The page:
‘Multum in parvo’, or much contained in a small package, is the motto of England’s smallest county, Rutland. The same description works perfectly with Luffenham Heath, by some distance its finest course.
Since Colt’s layout opened in 1911, it has been modified by James Braid, between the wars, and then superficially, according to the club, by Cameron Sinclair, Donald Steel and CK Cotton.
Most recently, some 15 years ago, Martin Hawtree was called in to add new tees, rebuild the bunkers and extend a couple of greens. The result is that ‘little’ Luffenham Heath is actually quite meaty these days: it measures 6,560 yards to a miserly par of 70.
Luffenham’s strengths are its style and its variety: few holes are flat, at least until you reach the middle section of the course, and the run for home is a riot. The 2nd is an early stand-out, climbing gently, traversing a dip and then eventually settling on a very speedy green that slopes from back left to front right.
Another highlight of the front nine is the 7th, with its raised green built into the slope. Once you reach the 16th tee, it’s time to prepare for the final stretch. This is a long-ish par 4 down the hill with bunkers right to catch the fading drive.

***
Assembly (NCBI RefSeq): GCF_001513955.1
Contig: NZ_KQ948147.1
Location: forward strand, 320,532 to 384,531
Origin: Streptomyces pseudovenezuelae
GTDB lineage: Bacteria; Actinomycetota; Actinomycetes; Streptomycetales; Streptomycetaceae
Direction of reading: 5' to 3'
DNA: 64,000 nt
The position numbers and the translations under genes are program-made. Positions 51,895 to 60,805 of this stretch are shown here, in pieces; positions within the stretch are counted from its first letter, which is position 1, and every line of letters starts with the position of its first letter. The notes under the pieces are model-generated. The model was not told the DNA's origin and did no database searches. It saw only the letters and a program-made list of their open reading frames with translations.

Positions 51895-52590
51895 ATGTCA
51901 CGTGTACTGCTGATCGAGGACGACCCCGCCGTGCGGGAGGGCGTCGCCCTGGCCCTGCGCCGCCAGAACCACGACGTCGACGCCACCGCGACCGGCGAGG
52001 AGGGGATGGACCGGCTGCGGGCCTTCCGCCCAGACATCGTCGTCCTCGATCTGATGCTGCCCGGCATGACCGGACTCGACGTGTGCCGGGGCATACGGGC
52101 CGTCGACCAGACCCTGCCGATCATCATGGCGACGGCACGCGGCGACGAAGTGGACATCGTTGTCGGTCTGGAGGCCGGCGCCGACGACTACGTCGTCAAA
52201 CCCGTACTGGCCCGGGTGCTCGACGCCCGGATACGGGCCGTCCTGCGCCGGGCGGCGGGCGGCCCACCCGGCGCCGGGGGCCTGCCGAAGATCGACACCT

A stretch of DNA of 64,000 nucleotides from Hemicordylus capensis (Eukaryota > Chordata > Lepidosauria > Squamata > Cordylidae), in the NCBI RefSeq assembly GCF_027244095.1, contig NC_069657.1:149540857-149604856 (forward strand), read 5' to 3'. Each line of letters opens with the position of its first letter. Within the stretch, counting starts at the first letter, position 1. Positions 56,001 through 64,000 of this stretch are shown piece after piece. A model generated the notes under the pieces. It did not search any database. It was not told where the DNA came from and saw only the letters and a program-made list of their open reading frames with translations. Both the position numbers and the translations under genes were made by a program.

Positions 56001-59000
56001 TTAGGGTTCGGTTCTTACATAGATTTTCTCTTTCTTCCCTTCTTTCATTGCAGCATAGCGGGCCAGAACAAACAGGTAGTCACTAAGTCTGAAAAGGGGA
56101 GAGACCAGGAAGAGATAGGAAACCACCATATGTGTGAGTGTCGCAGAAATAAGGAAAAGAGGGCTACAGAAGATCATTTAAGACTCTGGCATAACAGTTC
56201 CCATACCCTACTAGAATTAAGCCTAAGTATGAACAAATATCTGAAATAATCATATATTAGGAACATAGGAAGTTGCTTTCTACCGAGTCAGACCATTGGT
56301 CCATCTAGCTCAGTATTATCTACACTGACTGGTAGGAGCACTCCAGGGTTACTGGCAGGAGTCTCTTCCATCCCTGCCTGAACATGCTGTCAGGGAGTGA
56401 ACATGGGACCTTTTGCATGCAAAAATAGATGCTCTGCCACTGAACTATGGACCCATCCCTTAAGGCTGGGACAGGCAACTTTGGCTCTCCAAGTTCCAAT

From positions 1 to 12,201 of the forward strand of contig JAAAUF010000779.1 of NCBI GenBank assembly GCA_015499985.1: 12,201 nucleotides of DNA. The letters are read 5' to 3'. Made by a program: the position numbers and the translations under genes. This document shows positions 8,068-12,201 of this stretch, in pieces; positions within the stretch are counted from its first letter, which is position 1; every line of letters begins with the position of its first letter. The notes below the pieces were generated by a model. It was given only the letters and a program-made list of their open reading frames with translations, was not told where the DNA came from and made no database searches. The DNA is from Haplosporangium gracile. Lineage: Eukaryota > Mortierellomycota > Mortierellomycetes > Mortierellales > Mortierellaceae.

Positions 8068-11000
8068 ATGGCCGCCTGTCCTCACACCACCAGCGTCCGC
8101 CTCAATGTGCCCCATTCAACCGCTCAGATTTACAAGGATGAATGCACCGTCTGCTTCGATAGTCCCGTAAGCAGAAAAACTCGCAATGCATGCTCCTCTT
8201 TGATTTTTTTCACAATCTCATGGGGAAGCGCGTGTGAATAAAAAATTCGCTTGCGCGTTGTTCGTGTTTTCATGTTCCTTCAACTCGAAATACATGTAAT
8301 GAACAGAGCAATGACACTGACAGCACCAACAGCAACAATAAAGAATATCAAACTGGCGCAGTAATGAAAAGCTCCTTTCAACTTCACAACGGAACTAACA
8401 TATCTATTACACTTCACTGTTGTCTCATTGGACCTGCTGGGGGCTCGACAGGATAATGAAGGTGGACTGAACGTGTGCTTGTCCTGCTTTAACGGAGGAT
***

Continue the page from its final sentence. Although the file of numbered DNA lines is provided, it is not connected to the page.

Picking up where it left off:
From an elevated tee, the 17th unfurls below you. It’s a tough, long par 3 – well bunkered and at the mercy of the wind. Finally, Luffenham closes with a fine par 5 that has decided many a match over the years. Better players will fancy their chances of a closing four but at over 550 yards it is a hole that must be respected.
Just a few miles away from Luffenham is the handsome and historic town of Stamford, as well as the A1. Visitors would be well advised to take advantage of both its excellent transport links and also Stamford’s accommodation and restaurants.
All in all, this is a great spot for an overnight golf trip.